New Delhi (ILNS): The Supreme Court recently upheld the conviction of a husband who was accused of having strangled his wife to death. During the verdict the court, echoing the high court, observed that if the incident takes place inside the privacy of the house, the onus was on the persons residing in the house to give an explanation.

The observation was made by a bench comprising Justices Sanjay Kishan Kaul and Hrishikesh Roy in a case where one Sahodara Bai was found dead on a cot in her matrimonial home after which a marg intimation was lodged with the police at the behest of her brother, Kishore Kumar. Kumar had alleged that he had returned to the village to see his sister, where he was informed by her in-laws that she had died. He related a prior incident from a few days ago alleging that on August 19, 1999, the deceased had returned to her maternal home stating that she had been harassed at the hands of her in-laws for the last 6-7 months.

The bench, upholding the conviction of the trial court and the high court, further observed:

“The fact that the family members were in the home some time before is also quite obvious. No explanation has been given as to how the wife could have received the injuries. This is a strong circumstance indicating that he is responsible for commission of the crime. The appellant herein was under an obligation to give a plausible explanation regarding the cause of the death in the statement recorded under Section 313 of the Cr.P.C. and mere denial could not be the answer in such a situation.”

The Sessions Court held the father-in-law, mother-in-law and the husband guilty of offences punishable under Section 302 of the Indian Penal Code. The finding of the Sessions Court was based on the cause of death being asphyxia due to strangulation. The testimony of the doctor was relied upon to come to the conclusion that the death was homicidal as it was a result of strangulation.

All the three accused preferred an appeal before the Madhya Pradesh High Court. In the course of the pendency of the appeal, the father-in-law of the deceased passed away. The High Court concluded that there was no legally admissible evidence to convict the mother-in-law of the deceased and hence she was acquitted. However, the conviction of the husband was upheld by the High Court.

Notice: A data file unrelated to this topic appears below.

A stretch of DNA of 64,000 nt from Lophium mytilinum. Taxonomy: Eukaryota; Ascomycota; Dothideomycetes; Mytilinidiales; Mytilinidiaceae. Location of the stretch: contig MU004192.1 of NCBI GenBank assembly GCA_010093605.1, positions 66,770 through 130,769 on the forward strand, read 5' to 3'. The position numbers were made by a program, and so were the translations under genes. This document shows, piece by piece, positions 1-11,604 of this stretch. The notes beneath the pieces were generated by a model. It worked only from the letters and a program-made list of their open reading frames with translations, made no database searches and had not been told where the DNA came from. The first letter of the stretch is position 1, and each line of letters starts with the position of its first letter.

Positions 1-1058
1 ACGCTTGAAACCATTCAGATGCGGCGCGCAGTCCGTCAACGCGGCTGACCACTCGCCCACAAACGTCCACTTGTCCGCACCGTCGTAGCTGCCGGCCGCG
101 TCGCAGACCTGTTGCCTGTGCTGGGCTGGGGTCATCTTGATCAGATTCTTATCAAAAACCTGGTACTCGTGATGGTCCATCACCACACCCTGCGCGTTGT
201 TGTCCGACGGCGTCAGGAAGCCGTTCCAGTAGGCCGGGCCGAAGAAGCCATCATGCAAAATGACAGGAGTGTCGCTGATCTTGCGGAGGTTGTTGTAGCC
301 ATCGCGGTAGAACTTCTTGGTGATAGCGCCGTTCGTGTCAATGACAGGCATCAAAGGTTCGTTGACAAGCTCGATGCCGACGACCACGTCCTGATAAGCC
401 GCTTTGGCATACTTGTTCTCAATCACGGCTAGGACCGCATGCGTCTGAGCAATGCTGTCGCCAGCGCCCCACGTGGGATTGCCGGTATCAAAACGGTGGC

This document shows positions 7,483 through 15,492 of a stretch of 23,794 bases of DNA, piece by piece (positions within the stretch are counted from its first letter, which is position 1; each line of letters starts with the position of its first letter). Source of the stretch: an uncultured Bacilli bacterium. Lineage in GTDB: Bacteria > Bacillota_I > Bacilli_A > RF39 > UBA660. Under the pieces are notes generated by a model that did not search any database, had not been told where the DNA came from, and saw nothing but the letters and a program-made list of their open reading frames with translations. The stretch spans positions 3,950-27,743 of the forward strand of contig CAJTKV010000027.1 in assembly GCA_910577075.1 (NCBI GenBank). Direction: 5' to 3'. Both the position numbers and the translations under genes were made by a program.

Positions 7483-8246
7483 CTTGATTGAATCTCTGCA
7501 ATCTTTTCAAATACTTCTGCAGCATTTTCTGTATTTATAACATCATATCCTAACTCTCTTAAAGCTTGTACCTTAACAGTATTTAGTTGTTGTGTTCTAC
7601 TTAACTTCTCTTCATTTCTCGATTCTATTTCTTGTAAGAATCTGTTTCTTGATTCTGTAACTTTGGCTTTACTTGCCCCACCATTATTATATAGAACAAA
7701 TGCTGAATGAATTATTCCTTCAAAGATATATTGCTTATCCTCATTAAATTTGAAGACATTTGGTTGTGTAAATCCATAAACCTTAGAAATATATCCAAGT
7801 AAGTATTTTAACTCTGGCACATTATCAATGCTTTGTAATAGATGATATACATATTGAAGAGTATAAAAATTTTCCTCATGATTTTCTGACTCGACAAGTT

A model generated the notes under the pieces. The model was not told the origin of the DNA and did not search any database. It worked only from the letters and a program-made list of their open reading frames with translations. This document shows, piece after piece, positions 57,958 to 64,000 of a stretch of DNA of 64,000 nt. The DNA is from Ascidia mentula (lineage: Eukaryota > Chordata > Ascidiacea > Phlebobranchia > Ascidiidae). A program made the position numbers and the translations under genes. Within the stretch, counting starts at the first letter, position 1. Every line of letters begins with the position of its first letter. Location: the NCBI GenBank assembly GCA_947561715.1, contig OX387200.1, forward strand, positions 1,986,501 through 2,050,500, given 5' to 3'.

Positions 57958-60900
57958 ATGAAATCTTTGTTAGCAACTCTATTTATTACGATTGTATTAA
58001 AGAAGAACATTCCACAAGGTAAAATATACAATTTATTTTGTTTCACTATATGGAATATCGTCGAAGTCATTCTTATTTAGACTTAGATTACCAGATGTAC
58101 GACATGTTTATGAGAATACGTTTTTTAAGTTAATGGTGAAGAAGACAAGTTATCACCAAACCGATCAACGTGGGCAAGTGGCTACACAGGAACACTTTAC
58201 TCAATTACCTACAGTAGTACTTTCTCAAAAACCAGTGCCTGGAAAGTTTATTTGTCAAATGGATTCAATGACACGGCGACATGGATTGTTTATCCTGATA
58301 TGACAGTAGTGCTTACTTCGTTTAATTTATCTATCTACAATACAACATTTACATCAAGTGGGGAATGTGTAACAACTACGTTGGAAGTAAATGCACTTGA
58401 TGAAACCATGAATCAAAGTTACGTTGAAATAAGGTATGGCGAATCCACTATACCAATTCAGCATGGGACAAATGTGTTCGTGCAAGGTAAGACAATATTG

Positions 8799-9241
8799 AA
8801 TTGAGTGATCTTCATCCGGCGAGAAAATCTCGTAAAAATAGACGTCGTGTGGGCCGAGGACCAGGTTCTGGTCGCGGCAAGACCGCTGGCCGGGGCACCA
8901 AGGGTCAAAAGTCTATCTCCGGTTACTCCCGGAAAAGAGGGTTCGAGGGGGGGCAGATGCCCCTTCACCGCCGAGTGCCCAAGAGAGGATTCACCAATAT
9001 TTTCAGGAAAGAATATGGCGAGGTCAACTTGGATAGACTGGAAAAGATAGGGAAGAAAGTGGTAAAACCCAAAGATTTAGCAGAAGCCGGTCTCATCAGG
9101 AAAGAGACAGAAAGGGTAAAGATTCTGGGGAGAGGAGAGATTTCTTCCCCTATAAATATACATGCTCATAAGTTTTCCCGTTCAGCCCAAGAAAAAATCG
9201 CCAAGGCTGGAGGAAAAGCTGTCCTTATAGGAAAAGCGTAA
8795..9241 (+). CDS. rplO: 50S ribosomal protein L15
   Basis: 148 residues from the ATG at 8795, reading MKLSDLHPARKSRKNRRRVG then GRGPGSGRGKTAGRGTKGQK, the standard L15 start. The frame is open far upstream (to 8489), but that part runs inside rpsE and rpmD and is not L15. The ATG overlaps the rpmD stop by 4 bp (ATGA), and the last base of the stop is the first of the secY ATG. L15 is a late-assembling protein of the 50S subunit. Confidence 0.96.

The High Court observed that since the incident had taken place inside the privacy of the house, the onus was on the persons residing in the house, to give an explanation.

The High Court further observed that in such situations, it is difficult for the prosecution to lead any direct evidence to establish the guilt of the accused. In this regard, the High Court referred to Section 106 of the Indian Evidence Act, 1872 which reads as:

“106. Burden of proving fact especially within knowledge.— When any fact is especially within the knowledge of any person, the burden of proving that fact is upon him.”

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It, thus, opined that in such cases, while the initial burden to establish the case would be upon the prosecution, it would be of a relatively light character. There would be a corresponding burden on the inmates of the house to give cogent explanation as to how the crime was committed. They could not get away by keeping quiet and offering no explanation.

Read the judgment here;


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